Ch 12 - Emotional & Social development in adolescence

  1. Eriksons Theory: Identitiy vs. Role Confusion
    Eriksons theory regards identity as the major personality achievement of adolescence. young people who successfully resolve psychological conflict of identitiy versus role confusion construct a solid definition consisting of self chosen values and goals.
  2. Describe changes in self concept and self esteem during adolescence
    • cognitive changes lead teens' self descriptions to become more organized and consistent. personal and moral values appear as key themes.
    • -self esteem further differentiates and for the most teens rises. authortitative parenting and support from others support positive self esteem.
  3. the 4 identity statuses (IA, IM, IF, ID)
    • First 2 are healthy identity statuses.
    • Identity achievement: commitment exceeded by exploration.
    • Ex. when asked if she would be willing to give up going into her chosen occupation she responded, "well i might but i doubt it, ive thought hard about law as a career. im pretty certain its for me."
    • Identity moratorium: exploration w/o having reached commitment.
    • Ex. when asked if he ever had doubts about his religious beliefs he said, "yes i guess im going thru that right now. i just dont see how there can be good and so much evil in the world."
    • Next 2 are related to adjustment difficulties.
    • Long term Identity foreclosure: commitment w/o exploration. taking family's word for it. (ME)
    • Ex. when asked if she ever reconsidered political beliefs she said,"not really, our family is pretty much in agreement on these things."
    • Identity diffusion: lack of both exploration and commitment. lack of clear direction.
    • Ex. when asked about nontraditional gender roles he said,"oh idk. it doesnt make much difference to me, i can take it or leave it.
  4. describe factors that promote identity development
    healthy parental attachment, interaction w/ diverse peers, close friendships, and schools and communties that provide rich and varied opportunities
  5. Kohlbergs theory of moral development (3 level w/ 2 stages in each)
    • Level 1-Pre conventional: ¬†morality is externally controlled by rewards and punishments and authority figures
    • Level 2-Conventional: Conformity to laws and rules preserves positive human relationships and societal order.
    • Level 3-Post conventional: morality is defined by abstract, universal priniciples of justice.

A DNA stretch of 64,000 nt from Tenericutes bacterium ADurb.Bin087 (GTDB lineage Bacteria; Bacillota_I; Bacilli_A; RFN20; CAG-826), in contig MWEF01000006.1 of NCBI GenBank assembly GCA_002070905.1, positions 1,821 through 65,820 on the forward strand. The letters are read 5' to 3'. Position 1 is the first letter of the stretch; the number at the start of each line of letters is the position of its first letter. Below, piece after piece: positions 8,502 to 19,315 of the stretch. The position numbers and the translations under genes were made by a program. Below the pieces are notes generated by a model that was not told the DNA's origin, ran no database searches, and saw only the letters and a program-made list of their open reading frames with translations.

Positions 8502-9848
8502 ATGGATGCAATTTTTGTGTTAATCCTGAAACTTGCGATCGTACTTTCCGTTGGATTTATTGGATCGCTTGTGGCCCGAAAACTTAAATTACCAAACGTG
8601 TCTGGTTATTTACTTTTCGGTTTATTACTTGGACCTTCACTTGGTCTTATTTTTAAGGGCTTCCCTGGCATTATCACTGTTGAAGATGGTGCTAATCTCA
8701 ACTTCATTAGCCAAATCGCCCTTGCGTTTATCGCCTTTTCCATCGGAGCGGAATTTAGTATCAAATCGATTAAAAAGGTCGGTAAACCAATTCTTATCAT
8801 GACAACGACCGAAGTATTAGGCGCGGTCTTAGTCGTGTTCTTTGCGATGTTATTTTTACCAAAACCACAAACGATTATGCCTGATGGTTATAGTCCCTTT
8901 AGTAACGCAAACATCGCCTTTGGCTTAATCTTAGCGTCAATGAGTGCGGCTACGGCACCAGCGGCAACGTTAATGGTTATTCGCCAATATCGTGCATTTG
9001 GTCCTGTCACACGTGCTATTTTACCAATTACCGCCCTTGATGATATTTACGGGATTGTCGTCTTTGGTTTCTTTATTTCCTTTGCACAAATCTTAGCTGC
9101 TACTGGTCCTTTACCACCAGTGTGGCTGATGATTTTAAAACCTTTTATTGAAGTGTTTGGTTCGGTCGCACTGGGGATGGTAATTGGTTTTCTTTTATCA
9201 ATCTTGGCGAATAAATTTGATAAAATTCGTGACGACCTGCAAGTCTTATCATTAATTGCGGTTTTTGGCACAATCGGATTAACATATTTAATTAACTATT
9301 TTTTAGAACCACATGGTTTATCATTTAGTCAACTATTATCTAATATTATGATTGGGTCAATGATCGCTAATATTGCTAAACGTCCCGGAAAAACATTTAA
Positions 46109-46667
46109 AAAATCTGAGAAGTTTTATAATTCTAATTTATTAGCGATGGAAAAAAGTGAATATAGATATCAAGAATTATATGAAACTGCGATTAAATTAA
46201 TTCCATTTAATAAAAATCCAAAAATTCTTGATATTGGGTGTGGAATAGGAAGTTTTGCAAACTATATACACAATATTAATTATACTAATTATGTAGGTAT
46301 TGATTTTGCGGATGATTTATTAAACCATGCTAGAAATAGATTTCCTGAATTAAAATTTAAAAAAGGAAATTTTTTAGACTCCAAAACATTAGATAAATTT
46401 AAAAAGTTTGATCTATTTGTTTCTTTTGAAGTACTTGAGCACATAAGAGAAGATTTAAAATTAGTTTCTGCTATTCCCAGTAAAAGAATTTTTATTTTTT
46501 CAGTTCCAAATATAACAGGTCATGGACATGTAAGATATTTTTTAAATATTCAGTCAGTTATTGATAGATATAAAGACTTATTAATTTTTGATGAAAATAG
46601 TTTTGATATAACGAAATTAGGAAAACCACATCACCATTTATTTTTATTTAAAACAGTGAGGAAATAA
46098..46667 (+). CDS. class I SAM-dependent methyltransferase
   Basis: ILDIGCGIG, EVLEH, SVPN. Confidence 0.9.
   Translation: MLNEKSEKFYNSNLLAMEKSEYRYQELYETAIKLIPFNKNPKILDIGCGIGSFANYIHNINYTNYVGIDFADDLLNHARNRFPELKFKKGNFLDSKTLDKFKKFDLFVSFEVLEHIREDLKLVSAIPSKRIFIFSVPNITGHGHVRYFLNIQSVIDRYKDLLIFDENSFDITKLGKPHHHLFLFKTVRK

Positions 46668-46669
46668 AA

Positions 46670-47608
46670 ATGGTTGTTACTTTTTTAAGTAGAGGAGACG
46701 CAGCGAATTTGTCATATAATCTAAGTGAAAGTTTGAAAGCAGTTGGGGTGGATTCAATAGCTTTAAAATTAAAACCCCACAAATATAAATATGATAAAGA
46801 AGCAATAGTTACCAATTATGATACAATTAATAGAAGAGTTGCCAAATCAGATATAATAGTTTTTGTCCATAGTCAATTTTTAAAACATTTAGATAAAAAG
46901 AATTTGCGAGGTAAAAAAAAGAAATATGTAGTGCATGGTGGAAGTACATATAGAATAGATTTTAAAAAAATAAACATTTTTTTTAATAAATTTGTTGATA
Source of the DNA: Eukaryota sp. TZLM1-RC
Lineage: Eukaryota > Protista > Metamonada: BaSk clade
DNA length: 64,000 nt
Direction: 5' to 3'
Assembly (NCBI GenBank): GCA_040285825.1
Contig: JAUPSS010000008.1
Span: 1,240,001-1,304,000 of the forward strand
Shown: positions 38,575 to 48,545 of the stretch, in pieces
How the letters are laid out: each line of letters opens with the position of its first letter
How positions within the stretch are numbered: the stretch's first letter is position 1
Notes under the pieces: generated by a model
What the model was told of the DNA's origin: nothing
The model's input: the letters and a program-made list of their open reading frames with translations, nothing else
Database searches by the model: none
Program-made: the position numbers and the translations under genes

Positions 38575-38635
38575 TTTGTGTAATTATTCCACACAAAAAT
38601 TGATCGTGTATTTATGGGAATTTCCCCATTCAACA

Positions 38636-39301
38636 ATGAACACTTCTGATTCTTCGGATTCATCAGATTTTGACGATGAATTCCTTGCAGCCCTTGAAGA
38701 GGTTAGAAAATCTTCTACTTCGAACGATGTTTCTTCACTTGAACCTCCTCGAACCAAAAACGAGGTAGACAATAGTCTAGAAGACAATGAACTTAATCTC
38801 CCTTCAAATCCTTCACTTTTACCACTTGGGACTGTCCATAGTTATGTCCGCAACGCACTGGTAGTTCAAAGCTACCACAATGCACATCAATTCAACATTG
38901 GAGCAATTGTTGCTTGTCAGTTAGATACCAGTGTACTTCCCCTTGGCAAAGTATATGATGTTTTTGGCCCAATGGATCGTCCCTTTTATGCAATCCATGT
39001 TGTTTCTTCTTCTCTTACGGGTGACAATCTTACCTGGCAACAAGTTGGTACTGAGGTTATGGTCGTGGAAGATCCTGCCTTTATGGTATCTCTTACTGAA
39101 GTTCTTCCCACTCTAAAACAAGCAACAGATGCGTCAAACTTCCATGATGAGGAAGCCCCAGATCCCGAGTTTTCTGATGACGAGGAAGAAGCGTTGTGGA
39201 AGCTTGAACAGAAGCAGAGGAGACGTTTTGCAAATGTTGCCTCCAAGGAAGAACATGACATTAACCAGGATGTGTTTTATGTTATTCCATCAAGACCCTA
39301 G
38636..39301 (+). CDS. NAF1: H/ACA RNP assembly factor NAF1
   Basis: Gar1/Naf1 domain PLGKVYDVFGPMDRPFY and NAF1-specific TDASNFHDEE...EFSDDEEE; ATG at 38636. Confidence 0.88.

6. Levels and stages of Moral development kohlberg theory
    • Preconventional
    • 1. punishment and obedience - children respect authority figures, rewards r good, punishments r bad. ex. go to jail for stealing.
    • 2. instrumental purpose orientation -"you do this for me, ill do that for you" - Ex, if he wants to steal thats his business and his life, he can do what he wants.¬†
    • Conventional
    • 3. good girl-good boy - ideal reciprocity, want to obey rules bcuz it promotes social harmony. ex, no one will think ur bad if you steal the drug but will think ur inhuman if you dont and let ur wife die.
    • 4. societal order maintaining orientaition - individual takes a larger perspective of social laws. if rules are disobeyed by one person than everyone will think it is ok and there will be no social order. ex, he will have to accept the punishment for breaking the law.
    • Postconventional
    • 5. societal contract-regard laws as flexible prinicples for furthering human purposes. ex, although there is a law against stealing it was not meant for a circumstance like this.
    • 6. universal ethical prinicple- right action is defined by self chosen priniciple of conscience that are valid for most people regardless of law and societal agreement.
    • ex. it doesnt make sense to put respect for property above respect for life. people have a duty to save one another from eachother.
  7. evaluating kohlbergs theory
    • -majority of people are found at stages 3 or 4 and few move on to the post conventional level.
    • -doesnt underestimate gender
  8. why is early adolescence a period of gender intessification?
    • -biological, social and cognitive factors contribute to gender intesnsiffication. as pubertal changes occur and concern w/ what others think strengthens, teenagers focus on gender linked attributes.
    • - stronger for girls
  9. autonomy
    during their quest for autonomy teens strive to rely more on themselves then their parents. warm parenting predict favorable outcomes.
  10. girls friendships vs boys friendships
    -girls are more based on emotional closeness and boys are based on shared activities and accomplishments.
  11. Cliques and crowds
    • cliques- more intimate. more important to girls.
    • Crowds - grant teens an identity within the larger structure of the school.
  12. depression
    -most common psychological problem of teen years. girls at greater risk. various biological and environmental factors are implicated such as hereditary, maladaptive parenting, learned helplessness, and negative life events.
  13. suicide
    -although more girls are depressed, more boys commit suicide while girls make unsuccesful attempts. teens at risk may be intelligent, solitary and withdrawn but more often are antisocial. family turmoil is common.
  14. Discuss factors related to delinquency
    • although almost all teenagers engage in some deliquent activity, only a few are serious repeat offenders. most are boys with a childhood history of conduct problems.
    • -early onset means ur more likey to continue later in life. ¬†smaller group though.
    • -late onset is a bigger amount but just means ur dabbling in different behavior, not a predictor of later life difficulties.
Card Set
Ch 12 - Emotional & Social development in adolescence